The majestic Lower Yellowstone Falls is the crowning jewel of the Grand Canyon of the Yellowstone. At 308 feet, the Lower Falls is the tallest waterfall in the park and more than twice the height of Niagara Falls. At twenty miles long, the canyon is up to 4,000-feet wide and 1,200-feet deep in places.
The amazing colors of the canyon walls mark hot spring and geothermal vents along the walls. The percolation of hot water containing dissolved minerals through the rocks changed their chemistry and creates the beautiful pinks, yellows, and red’s seen today. Contrary to popular belief the yellow is not sulfur but oxidized iron compounds.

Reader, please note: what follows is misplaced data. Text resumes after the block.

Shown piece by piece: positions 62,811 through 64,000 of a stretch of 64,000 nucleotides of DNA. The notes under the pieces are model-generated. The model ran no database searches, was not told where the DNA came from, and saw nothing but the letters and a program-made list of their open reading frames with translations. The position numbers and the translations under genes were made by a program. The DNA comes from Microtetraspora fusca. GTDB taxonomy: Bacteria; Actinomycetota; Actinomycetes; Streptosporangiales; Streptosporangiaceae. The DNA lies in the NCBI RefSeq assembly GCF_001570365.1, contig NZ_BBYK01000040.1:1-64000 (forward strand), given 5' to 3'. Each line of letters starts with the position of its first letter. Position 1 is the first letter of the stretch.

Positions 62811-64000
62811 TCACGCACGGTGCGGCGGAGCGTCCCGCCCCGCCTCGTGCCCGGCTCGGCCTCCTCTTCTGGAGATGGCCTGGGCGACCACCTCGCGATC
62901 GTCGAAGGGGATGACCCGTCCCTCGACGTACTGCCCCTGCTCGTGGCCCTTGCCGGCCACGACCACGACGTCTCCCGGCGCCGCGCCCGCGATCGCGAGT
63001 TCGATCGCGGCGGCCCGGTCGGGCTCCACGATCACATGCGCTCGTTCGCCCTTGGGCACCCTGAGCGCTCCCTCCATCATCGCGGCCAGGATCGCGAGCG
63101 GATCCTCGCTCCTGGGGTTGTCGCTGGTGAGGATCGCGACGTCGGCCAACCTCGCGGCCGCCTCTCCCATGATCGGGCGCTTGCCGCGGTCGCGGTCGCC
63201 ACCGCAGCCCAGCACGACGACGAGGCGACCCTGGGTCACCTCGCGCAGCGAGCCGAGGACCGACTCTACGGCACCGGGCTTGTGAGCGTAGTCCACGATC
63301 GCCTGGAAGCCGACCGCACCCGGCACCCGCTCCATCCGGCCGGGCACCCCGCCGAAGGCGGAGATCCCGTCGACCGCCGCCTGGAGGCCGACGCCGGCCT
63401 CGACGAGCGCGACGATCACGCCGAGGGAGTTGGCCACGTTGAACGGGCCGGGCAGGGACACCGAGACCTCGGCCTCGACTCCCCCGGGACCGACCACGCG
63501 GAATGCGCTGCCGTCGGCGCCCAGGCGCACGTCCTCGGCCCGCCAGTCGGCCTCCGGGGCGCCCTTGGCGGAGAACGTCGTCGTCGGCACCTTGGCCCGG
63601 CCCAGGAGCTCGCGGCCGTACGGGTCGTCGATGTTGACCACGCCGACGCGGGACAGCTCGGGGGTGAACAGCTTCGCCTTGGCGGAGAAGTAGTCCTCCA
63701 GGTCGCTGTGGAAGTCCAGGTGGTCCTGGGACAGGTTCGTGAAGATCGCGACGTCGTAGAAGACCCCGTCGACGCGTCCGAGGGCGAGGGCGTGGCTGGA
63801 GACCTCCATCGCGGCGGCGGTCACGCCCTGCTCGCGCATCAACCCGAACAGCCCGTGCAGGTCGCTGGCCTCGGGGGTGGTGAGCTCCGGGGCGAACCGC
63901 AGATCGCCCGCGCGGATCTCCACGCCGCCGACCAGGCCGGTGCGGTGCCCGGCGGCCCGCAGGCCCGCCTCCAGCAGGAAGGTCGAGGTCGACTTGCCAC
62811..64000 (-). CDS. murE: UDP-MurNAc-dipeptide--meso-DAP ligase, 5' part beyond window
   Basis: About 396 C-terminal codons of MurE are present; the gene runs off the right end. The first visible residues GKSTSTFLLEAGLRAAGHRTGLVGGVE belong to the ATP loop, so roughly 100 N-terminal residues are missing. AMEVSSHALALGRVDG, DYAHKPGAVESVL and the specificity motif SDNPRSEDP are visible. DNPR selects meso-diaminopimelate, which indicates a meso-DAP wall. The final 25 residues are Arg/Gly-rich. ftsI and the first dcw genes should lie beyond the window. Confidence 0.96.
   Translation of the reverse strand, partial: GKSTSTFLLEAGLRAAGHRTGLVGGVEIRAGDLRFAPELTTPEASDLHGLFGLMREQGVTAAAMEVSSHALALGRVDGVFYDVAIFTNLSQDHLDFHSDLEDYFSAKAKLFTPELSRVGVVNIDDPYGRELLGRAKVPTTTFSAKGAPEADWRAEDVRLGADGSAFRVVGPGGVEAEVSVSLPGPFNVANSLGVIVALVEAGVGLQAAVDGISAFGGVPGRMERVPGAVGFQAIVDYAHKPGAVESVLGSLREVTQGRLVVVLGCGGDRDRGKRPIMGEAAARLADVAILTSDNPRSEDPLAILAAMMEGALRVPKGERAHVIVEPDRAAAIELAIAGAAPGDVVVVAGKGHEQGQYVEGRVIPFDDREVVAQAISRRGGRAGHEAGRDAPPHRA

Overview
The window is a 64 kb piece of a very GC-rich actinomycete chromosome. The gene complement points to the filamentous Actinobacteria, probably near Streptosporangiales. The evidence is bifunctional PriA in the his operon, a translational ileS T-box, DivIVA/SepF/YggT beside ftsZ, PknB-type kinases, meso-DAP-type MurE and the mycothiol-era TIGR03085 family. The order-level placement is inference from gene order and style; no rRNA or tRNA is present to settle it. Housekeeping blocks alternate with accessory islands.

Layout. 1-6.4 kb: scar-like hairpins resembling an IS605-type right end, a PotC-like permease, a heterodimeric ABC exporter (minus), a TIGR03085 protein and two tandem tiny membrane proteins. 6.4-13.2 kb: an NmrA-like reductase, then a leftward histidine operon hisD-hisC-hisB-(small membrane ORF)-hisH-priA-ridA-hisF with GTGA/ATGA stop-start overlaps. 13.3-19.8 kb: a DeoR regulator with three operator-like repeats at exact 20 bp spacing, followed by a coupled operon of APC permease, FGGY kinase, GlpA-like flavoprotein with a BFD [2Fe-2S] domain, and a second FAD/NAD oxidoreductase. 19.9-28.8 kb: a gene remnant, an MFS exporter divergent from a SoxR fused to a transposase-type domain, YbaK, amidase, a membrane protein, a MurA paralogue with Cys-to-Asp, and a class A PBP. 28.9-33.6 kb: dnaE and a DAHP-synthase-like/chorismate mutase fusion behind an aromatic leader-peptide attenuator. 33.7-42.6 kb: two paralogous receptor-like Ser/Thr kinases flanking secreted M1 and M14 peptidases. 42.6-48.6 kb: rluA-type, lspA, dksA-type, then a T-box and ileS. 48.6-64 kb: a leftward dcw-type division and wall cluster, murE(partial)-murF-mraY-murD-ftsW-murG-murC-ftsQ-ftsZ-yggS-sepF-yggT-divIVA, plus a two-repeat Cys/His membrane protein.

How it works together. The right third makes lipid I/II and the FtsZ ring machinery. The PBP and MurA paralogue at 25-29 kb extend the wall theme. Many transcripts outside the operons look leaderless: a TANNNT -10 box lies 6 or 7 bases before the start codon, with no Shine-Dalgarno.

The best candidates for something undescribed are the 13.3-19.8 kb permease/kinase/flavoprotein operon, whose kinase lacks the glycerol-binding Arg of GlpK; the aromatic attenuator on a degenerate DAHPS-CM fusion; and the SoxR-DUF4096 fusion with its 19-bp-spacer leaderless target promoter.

It’s thought that Charles Cook discovered Lower Yellowstone Falls in 1869. Many other famous northwest explorers and mountain men are thought to have visited the area in the late 17 and early 1800’s. Their stories were often discounted a myth.
After an 1856 exploration, mountain man Jim Bridger reported observing boiling springs, spouting water, and a mountain of glass and yellow rock. These reports were largely ignored because Bridger was a known “spinner of yarns”.